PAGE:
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Literary and humane Societies.] The literary, humane and charitable inftitutions in Maffachusetts, exhibit a fair trait in the character of the inhabitants. Among the first literary inftitutions in this ftate, is the AMERICAN ACADEMY OF ARTS AND SCIENCES, incorporated May 4th, 1780. It is declared in the act, that the end and defign of the inftitution, is to promote and encourage the knowledge of the antiquities of America, and of the natural hiftory of the country, and to determine the ufes to which the various natural productions of the country may be applied. Alfo to promote and encourage medical difcoveries, mathematical difquifitions, philofophical enquiries and experiments; aftronomical, meteorological and geographical obfervations; improvements in agriculture, arts, manufacture, commerce, and the cultivation of every science that may tend to advance a free, independent, and virtuous people. There are never to be more than two hundred members, nor lefs than forty. This fociety has four ftated annual meetings.
The MASSACHUSETTS CHARITABLE SOCIETY, incorporated December 16, 1779, is intended for the mutual aid of themselves and families, who may be diftreffed by any of the adverfe accidents of life, and for the comforting and relieving of widows and orphans of their deceased members. The members of this fociety meet annually, and are not to exceed an hundred in number.
The BOSTON EPISCOPAL CHARITABLE SOCIETY, first instituted in 1724, and incorporated February 12, 1784, has for its object, charity to fuch as are of the epifcopal church, and to fuch others as the fociety fhall think fit; but more efpecially the relief of those who are members of, and benefactors to the fociety, and afterwards become suitable objects of its charity. The members of this fociety meet annually, and are not to exceed one hundred in number.
The MASSACHUSETTS MEDICAL SOCIETY, was incorporated November 1, 1781. The defign of this inftitution is, to promote medical and furgical knowledge; enquiries into the animal economy, and the properties and effects of medicine, by encouraging a free intercourse with the gentlemen of the faculty throughout the United States of America, and a friendly correfpondence with the eminent in those profeffions throughout the world; as well as to make a juft difcrimination between fuch as are duly educated and properly qualified for the duties thereof, and thofe who may ignorantly and wickedly adminifter medicine, whereby the health and lives of many valuable individuals may be endangered, and perhaps loft to the community.
Further to evidence their humanity and benevolence, a number of the medical and other gentlemen, in the town of Bofton, in 1785, formed a fociety, by the naine of the HUMANE SOCIETY, for the purpose of recovering perfons apparently dead, from drowning, fuffocation, ftrangling, and other accidents. This Humane Society have erected three huts, furnished with wood, tinder-boxes, blankets, &c. one on Lovel's Island in Boston harbour, one on Nantasket beach, and another on Situate beach near Marshfield, for the comfort of fhip-wrecked feamen. Huts of the fame kind are erected on Plumb-Ifland, near Newbury, by the Marine Society of that place; and there are alfo fome contiguous to Hampton and Salisbury beach.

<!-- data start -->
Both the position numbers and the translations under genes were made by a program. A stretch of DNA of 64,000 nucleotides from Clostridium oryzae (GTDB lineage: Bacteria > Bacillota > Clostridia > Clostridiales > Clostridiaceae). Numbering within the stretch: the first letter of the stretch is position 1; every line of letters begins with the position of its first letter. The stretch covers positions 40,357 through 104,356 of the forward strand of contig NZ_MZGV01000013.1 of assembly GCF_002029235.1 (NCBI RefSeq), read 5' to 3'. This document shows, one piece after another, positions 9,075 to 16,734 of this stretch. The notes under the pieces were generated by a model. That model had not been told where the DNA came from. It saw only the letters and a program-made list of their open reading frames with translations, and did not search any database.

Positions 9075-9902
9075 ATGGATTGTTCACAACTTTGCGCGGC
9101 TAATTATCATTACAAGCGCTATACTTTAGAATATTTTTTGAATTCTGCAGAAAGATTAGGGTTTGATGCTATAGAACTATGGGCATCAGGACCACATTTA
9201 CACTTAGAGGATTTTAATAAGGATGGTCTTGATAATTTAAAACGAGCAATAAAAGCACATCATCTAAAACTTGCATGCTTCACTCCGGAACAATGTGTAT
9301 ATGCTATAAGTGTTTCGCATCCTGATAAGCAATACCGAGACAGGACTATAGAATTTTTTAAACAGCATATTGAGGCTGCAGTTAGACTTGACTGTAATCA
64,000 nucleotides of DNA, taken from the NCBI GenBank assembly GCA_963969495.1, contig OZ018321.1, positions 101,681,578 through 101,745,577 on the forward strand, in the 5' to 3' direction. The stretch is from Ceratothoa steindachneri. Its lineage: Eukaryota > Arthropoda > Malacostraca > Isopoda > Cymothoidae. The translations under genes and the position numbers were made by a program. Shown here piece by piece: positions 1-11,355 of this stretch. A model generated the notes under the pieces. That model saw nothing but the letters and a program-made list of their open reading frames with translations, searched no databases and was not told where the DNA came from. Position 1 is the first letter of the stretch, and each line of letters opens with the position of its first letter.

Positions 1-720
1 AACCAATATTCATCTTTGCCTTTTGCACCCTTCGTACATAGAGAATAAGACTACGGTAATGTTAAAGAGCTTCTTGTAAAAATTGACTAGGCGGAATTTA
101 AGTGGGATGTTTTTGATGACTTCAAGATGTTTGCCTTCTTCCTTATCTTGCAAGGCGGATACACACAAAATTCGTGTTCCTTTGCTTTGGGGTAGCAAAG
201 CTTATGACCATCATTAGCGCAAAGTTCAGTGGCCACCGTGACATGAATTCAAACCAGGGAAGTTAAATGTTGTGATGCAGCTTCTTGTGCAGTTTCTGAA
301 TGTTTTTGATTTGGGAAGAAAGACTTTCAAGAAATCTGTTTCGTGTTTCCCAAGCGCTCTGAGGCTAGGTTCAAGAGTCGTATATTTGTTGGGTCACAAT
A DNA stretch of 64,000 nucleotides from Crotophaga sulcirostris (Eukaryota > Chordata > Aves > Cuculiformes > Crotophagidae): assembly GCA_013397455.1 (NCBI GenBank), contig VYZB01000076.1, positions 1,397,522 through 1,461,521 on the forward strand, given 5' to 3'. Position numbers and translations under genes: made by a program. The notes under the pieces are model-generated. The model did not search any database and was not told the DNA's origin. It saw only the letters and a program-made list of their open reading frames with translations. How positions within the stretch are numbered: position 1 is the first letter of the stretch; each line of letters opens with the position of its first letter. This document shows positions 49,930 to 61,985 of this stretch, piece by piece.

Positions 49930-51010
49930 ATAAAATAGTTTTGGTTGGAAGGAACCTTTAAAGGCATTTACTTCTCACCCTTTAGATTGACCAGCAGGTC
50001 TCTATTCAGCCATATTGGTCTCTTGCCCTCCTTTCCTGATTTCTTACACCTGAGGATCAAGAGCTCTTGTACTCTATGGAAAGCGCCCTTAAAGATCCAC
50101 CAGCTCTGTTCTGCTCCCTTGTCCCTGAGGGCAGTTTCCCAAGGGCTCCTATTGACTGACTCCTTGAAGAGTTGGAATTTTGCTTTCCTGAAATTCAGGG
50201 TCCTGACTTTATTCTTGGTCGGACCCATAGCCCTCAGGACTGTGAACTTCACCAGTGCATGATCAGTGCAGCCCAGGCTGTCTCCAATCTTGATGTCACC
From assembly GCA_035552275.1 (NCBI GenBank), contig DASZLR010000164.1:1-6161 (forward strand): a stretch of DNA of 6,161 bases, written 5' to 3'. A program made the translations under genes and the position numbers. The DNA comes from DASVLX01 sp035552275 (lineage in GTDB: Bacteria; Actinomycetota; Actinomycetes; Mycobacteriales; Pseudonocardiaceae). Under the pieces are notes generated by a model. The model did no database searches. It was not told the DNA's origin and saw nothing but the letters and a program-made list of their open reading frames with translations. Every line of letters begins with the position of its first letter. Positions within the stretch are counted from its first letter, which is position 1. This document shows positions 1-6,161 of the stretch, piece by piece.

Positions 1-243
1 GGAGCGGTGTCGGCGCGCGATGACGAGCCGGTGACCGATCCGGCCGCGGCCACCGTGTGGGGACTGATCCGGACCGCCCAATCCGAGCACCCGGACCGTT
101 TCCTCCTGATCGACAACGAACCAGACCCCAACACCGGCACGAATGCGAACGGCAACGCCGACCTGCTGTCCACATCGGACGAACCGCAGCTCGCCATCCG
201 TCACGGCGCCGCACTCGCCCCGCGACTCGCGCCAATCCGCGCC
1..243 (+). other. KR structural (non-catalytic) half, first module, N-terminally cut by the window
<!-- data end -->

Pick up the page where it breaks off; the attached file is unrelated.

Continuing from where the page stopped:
At their femiannual meetings, a public difcourfe is delivered by fome perfon appointed by the trustees for that purpofe, on fome medical fubject connected with the principal object of the fociety; and as a ftimulus to investigation, and a reward of merit, a medal is adjudged annually, by the prefident and trustees, to the person who exhibits the most approved differtation.
The SOCIETY FOR PROPAGATING THE GOSPEL among the Indians and others in North America, was incorporated November 19, 1787. They are enabled to receive fubfcriptions of charitably difpofed perfons, and may take any perfonal eftate in fucceffion. All donations to the fociety, either by fubfcriptions, legacy or otherwife, excepting fuch as may be differently appropriated by the donors, to make a part of, or be put into the capital ftock of the fociety, which is to be put out on intereft on good fecurity, or otherwife improved to the beft advantage, and the income and profits are to be applied to the purposes aforefaid, in fuch manner as the fociety fhall judge most conducive to answer the defign of
This Society is formed into a board of commiffioners from the Scot's Society for promoting Chriflian Knowledge among the Indians in Ame
Next to Pennsylvania, this ftate has the greatest number of focieties for the promotion of ufeful knowledge and human happinefs; and as they are founded on the broad basis of benevolence and charity, they cannot fail to profper. Thefe inftitutions, which are faft encreafing in almost every flate in the union, are fo many evidences of the advanced and advancing ftate of civilization and improvement in this country. They prove, likewife, that a free republican government, like ours, is of all others the moft happily calculated to promote a general diffufion of ufeful knowledge, and the most favourable to the benevolent and humane feelings of the human heart.
Literature, Colleges, Academies, &c.] According to the laws of this Commonwealth, every town having fifty houfholders or upwards, is to be conftantly provided with a school-master, to teach children and youth to read and write; and where any town has 100 families, there is alfo to be a grammar-school fet up therein, and fome difcreet perfon, well inftructed in the language, procured to keep the fame, and be fuitably paid by the inhabitants.